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Fernandes LL, Pacheco VB, Borges L, et al. Saliva in the Diagnosis of COVID-19: A Review and New Research Directions. J Dent Res. 2020 Dec;99(13):1435-1443. doi: 10.1177/0022034520960070. Epub 2020 Sep 16. (Systematic review)
Abstract

This review presents literature that highlights saliva's utility as a biofluid in the diagnosis and monitoring of COVID-19. A systematic search was performed in 5 electronic databases (PubMed, Embase, LILACS, Scopus, and Web of Science). Studies were eligible for inclusion if they assessed the potential diagnostic value and/or other discriminatory properties of biological markers in the saliva of patients with COVID-19. As of July 22, 2020, a total of 28 studies have investigated the presence of SARS-CoV-2 RNA in saliva. Several of those studies confirmed reliable detection of SARS-CoV-2 in the saliva of patients with COVID-19. Saliva offered sensitivity and specificity for SARS-CoV-2 detection comparable to that of the current standard of nasopharyngeal and throat swabs. However, the utility of saliva in diagnosing COVID-19 infection remains understudied. Clinical studies with larger patient populations that measure recordings at different stages during the disease are still necessary to confirm the accuracy of COVID-19 diagnosis with saliva. Nevertheless, the utility of saliva as a diagnostic tool opens the possibility of using rapid and less invasive diagnostic strategies by targeting bioanalytes rather than the pathogen.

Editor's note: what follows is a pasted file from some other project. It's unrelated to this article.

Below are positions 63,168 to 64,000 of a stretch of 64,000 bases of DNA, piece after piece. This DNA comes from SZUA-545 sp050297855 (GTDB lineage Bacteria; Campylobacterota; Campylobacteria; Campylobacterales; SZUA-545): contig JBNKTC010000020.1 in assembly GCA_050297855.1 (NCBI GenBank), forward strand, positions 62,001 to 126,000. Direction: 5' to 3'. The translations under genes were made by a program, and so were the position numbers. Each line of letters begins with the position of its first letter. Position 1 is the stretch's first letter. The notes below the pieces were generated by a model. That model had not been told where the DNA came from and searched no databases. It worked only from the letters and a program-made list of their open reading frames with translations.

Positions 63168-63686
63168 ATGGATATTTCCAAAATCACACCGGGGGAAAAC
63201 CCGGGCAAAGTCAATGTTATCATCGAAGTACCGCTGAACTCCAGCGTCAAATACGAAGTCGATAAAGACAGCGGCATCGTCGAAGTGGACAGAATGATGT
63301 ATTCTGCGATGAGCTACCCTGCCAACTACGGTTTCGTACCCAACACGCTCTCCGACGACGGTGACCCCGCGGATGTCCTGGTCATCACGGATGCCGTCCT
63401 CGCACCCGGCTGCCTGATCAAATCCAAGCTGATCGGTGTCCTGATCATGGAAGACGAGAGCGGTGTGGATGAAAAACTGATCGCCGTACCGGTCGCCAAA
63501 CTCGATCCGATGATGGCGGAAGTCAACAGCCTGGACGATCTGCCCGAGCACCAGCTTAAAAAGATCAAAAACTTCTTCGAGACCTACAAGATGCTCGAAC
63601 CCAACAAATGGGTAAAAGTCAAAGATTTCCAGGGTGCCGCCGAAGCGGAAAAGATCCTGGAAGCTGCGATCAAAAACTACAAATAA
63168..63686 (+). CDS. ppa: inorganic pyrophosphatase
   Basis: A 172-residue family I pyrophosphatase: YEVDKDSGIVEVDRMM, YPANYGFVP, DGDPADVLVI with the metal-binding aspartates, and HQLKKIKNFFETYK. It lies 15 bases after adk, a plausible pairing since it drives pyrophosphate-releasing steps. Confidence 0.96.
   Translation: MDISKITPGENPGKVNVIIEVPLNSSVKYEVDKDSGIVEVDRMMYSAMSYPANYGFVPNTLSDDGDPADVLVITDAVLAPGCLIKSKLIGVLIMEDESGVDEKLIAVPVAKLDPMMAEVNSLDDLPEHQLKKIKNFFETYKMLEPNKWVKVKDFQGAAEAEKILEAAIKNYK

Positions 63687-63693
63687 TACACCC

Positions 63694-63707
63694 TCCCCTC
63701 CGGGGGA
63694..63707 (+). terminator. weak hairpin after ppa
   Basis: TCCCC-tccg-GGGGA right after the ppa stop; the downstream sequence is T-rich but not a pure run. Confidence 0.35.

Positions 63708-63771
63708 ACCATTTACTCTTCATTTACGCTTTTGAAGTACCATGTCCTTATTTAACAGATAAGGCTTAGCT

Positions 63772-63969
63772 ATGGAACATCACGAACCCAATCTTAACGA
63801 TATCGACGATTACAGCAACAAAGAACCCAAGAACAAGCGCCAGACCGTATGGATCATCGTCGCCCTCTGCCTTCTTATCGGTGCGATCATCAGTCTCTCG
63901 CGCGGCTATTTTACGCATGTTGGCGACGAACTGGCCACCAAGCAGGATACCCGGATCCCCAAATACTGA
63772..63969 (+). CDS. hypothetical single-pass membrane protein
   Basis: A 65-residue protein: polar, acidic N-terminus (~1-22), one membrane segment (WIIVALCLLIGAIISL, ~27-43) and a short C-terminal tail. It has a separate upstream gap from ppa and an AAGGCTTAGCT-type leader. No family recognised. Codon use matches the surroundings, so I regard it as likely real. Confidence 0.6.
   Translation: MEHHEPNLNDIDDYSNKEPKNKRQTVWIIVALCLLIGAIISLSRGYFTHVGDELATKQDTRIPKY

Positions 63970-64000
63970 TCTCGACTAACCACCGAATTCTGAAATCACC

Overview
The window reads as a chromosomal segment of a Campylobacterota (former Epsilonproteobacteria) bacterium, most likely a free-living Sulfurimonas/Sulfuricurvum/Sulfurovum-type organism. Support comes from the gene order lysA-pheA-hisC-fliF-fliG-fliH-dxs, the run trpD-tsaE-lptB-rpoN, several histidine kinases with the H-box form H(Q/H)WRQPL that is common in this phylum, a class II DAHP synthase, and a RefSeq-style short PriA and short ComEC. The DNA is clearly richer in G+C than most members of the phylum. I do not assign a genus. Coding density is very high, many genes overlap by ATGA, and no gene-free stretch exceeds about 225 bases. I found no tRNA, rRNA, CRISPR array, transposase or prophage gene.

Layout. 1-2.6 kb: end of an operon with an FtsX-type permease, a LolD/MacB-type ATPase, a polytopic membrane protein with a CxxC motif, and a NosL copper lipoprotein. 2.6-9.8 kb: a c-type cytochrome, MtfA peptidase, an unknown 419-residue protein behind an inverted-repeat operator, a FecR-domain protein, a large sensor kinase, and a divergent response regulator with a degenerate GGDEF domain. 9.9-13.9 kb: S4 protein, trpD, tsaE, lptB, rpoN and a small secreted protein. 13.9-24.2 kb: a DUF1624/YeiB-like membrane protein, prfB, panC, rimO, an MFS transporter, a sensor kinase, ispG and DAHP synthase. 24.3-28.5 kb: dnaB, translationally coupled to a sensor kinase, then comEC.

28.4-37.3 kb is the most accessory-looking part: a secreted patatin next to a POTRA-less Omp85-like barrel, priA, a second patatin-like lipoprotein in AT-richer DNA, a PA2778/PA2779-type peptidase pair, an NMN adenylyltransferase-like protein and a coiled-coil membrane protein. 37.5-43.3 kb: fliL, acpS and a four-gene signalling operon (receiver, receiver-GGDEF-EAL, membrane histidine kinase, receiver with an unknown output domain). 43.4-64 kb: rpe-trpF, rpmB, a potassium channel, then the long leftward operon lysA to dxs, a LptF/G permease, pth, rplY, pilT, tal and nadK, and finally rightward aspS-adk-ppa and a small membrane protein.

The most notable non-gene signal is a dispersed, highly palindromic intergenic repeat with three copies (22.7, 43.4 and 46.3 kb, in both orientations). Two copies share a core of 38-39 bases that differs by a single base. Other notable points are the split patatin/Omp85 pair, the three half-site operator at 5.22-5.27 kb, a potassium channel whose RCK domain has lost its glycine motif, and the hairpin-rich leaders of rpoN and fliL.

Ratings
Discipline Area Score
Hospital Doctor/Hospitalists 7 / 7
Internal Medicine 7 / 7
Family Medicine (FM)/General Practice (GP) 6 / 7
General Internal Medicine-Primary Care(US) 6 / 7
Infectious Disease 6 / 7
Pediatrics (General) 6 / 7
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